WeWork’s Adam Neumann on how to hit $1B in revenue with a careful balance

WeWork, which is said to be raising as much as $4 billion at a valuation of more than $20 billion, is still on its way to hitting $1 billion in annual revenue this year — though CEO Adam Neumann said at TechCrunch Disrupt NY 2017 that it’s not quite as simple as betting big on enterprise deals.

Neumann said that enterprise deals, which would help handle office space for larger groups of employees, now account for 30 percent of the company’s new business. But originally synonymous with tiny teams in tiny offices or small startups strewn across a multitude of wide open co-working spaces, WeWork has to tackle the problem of company cultures changing as they mature and figuring out how to host those companies.

“When you bring in enterprise you have to ask, ‘am I changing the environment we’ve created and worked so hard to create?’” Neumann said. “The kind of departments are very similar to our members, the average age is 30 to 35 years old, everyone wants to create life’s work… We’re saying we’re keeping a close eye on it, there’s definitely a cap — no question there’s a cap.”

If WeWork is going to grow into that $20 billion-plus valuation, the company is going to have to figure out how to position itself as a company that has real revenue, with real margins, that justifies a revenue multiple for a private company that signals a fully sustainable company going forward. But like any startup, Neumann said that the company is still focusing on growth and not worrying about striking the kind of profitability the public market might demand for a company like WeWork, which he says needs to be defined as something beyond a real estate or a technology company.

To the possible chagrin of investors and employers looking for liquidity, hitting that profitability might not be coming for the time being, Neumann said. But the pitch as a tech company alongside a real estate company may be a bit easier as he says WeWork has a lot of analysis going on behind the scenes to make sure spaces are optimized. If a space is underused, for example, WeWork can detect that with sensors and figure out how to re-allocate it — something that might not be possible at a larger organization.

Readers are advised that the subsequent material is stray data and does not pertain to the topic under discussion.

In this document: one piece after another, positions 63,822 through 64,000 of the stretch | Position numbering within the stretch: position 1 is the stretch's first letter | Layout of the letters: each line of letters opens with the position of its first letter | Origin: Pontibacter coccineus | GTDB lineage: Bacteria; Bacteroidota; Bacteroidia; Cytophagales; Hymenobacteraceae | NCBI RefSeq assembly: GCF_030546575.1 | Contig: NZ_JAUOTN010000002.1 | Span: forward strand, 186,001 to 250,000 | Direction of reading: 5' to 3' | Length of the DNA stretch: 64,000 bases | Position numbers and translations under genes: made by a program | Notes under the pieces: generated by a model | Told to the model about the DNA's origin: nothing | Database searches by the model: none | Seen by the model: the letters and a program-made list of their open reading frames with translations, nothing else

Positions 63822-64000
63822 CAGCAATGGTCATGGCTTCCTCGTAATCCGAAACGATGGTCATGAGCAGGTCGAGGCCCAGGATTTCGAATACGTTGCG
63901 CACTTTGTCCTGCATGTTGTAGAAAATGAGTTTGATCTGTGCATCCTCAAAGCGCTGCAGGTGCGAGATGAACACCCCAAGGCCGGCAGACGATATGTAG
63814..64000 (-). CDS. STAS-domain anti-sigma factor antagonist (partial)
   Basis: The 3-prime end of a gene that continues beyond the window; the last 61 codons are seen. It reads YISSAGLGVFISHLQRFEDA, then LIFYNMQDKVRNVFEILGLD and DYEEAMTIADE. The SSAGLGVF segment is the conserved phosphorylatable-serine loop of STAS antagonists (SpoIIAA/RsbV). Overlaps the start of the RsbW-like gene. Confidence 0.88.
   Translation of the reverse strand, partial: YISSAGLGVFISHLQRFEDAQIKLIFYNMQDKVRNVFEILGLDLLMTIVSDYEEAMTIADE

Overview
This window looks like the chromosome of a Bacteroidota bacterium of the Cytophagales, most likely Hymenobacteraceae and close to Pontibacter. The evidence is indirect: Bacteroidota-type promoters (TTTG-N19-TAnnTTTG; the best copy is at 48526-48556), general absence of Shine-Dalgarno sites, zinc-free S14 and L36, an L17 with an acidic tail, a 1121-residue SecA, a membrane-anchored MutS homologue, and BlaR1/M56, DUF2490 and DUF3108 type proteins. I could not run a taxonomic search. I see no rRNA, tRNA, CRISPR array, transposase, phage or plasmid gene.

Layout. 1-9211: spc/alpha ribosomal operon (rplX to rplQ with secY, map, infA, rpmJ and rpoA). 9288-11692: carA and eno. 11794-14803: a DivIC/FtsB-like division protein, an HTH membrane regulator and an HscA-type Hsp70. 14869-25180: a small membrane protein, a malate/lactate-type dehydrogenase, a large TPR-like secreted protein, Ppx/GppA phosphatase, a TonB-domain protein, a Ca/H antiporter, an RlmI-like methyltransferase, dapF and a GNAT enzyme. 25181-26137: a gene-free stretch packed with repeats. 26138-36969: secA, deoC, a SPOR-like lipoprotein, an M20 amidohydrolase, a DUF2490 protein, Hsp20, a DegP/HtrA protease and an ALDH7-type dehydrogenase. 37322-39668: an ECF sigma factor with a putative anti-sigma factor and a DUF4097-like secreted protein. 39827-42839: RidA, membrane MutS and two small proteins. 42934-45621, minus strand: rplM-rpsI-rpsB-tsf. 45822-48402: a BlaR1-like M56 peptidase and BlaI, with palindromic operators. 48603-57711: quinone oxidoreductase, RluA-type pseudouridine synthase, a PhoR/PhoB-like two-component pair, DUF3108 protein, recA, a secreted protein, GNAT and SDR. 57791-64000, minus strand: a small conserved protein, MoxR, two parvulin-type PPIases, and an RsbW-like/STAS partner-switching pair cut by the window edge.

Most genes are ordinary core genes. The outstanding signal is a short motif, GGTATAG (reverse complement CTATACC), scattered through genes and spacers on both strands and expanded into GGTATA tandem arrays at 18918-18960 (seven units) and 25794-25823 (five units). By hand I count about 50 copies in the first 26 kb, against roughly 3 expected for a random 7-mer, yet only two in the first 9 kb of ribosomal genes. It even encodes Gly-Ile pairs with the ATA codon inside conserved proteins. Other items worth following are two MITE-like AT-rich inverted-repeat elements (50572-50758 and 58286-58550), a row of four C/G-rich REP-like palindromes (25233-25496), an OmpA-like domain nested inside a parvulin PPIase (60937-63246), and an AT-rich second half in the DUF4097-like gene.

“Per choice, when you have a margin, you can choose when to be profitable,” he said. “We like to hover around EBITDA break even and choose where we want to move. Right now we’re in high growth, we don’t see that stopping any time soon.”

For a company like WeWork, people working on startups or smaller companies — or even possibly larger ones — may find themselves questioning their relationships with the company in the event of a downturn. But Neumann said he isn’t too worried about it, saying that the WeWork has tried to build a lasting community that adds value beyond just a workspace. While WeWork is known for workspaces, Neumann and the company have worked to build communities within those workspaces, which makes people in even different companies feel like they are part of something tight-knit (and work even harder as a result).”

“If it’s servicing a real need, that doesn’t go away in a recession,” Neumann said. “If you’re serving a true need, and if you have a loyal group of customers that are falling… As the world goes through a tough time, these customers will stay with you.”

Featured Image: TechCrunch







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